Artist Media Series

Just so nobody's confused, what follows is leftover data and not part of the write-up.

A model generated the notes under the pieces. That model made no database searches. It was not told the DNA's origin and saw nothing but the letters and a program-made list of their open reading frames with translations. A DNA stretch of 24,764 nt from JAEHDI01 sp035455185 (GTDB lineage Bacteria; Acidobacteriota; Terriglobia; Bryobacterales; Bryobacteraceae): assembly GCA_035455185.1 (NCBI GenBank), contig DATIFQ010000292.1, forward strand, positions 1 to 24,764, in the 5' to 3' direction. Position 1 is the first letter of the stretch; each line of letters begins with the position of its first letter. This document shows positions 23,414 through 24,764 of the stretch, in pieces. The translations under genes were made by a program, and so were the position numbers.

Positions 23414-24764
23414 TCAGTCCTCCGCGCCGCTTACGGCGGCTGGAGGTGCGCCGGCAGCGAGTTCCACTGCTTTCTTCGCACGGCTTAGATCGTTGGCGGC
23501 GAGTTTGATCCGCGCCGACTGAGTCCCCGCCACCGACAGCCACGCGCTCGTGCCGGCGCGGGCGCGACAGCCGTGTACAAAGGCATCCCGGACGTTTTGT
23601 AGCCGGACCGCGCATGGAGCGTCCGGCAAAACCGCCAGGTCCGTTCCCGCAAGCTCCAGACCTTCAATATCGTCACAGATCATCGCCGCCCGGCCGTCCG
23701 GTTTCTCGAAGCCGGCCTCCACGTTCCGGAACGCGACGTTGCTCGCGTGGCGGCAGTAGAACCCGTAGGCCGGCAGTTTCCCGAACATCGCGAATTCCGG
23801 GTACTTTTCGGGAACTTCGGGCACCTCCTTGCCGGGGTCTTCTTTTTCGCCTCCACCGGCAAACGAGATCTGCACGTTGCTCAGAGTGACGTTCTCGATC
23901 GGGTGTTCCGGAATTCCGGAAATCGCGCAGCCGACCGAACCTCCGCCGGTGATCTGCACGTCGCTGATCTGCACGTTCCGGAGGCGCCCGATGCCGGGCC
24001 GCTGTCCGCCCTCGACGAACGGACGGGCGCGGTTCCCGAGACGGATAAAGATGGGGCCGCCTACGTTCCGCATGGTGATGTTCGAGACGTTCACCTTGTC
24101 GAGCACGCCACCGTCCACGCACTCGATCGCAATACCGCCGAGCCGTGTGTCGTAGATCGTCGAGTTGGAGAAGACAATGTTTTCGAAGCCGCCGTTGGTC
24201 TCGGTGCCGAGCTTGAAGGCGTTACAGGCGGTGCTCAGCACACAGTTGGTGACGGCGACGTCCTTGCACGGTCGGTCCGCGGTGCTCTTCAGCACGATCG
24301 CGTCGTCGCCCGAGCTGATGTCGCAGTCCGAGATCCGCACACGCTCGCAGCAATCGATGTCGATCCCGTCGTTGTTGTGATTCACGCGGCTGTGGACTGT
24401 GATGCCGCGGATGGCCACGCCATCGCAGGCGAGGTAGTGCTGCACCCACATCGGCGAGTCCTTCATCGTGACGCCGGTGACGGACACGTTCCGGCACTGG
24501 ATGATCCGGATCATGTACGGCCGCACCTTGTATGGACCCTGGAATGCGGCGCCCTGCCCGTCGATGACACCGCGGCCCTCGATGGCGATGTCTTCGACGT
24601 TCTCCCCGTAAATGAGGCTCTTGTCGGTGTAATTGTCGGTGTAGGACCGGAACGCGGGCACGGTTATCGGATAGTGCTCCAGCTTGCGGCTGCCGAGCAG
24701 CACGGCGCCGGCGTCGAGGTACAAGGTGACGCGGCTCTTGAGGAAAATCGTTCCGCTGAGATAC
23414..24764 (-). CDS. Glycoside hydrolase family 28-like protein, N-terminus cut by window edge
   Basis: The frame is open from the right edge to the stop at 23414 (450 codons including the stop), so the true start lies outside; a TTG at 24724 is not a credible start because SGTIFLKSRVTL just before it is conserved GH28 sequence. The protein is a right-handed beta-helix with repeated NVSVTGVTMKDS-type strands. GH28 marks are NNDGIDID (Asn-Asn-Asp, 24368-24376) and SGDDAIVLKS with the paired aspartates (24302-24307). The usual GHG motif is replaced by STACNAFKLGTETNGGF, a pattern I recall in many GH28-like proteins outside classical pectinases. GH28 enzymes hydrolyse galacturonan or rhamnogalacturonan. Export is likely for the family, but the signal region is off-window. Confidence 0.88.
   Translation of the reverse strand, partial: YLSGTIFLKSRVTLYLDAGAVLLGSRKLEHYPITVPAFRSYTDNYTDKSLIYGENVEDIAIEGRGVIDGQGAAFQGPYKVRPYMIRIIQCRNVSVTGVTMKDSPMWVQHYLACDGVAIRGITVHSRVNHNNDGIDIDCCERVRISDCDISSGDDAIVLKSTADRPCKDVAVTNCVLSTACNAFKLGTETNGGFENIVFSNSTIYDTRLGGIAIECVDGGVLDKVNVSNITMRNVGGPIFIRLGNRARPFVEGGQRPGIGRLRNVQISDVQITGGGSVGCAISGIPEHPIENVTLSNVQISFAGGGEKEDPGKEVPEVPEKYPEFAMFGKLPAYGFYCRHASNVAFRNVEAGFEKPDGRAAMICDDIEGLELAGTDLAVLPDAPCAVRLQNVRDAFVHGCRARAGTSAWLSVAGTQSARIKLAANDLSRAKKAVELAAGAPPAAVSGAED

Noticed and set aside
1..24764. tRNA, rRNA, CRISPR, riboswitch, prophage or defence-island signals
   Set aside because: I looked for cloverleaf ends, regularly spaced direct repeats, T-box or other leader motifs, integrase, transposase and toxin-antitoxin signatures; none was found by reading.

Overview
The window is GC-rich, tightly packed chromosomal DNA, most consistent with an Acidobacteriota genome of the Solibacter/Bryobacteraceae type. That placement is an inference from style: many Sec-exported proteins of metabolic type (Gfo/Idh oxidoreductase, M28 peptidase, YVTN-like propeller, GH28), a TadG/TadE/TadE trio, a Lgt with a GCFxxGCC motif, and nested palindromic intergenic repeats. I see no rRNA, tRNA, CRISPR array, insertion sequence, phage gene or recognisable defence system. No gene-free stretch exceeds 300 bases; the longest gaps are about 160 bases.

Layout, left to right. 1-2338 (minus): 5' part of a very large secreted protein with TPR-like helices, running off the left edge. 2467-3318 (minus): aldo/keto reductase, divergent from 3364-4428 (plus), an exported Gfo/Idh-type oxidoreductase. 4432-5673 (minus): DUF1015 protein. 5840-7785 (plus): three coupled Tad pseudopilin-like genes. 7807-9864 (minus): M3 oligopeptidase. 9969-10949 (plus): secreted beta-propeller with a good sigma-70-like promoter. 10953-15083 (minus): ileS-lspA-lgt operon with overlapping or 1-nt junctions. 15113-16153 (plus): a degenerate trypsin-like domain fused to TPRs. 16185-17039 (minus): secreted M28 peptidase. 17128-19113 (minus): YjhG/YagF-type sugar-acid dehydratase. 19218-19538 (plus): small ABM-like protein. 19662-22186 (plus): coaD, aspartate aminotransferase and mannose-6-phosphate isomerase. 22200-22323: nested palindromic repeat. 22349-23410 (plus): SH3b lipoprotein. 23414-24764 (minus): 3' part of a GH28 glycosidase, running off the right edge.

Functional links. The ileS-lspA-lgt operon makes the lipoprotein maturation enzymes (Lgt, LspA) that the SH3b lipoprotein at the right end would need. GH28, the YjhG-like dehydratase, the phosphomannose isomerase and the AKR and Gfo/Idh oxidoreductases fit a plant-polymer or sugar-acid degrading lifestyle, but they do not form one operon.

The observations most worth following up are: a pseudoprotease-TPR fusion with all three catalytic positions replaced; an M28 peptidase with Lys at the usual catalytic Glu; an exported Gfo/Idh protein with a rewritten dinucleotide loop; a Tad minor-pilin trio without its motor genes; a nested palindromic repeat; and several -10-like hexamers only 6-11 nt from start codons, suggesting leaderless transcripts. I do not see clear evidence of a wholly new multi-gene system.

This is an elegant polychrome water jar by Russell Sanchez. He continues to be one of the true innovators and revivalists in Pueblo pottery. Each piece is perfectly coil-built, stone polished, and etched. This jar has an elegant shape with a round body with an elongated neck and a turned-out rim. The jar is unusual in coloration with a white and red combination. Interestingly, there was a period in the 1920s at San Ildefonso when potters, such as Tonita Roybal, made white slipped pieces with red designs (see last photo). The second to the last photo has the actual white clay Russell uses for his pottery in a raw form. The white is polished and all the designs are incised before firing. This jar has an avanyu encircling the piece. The neck has lighting and cloud patterns etched into the highly polished red. The rim of the jar is also polished white. There are three bands of brass hei-shi beads inlaid into the jar on the neck. All the clays he is using are the same as those used in San Ildefonso pottery from the 1880s to about 1920. His deep red slip is a more recent addition to his clay art starting around 2005. As Russell continues to innovate from historic designs, he says, “Tradition means moving forward and adding to it. You keep moving forward. If we stayed stagnant we would no longer exist.” The jar is signed on the bottom in the clay, “Russell”. It is exciting to see how this imagery is not new but Russell’s reinterpretation of it both modernizes and revives.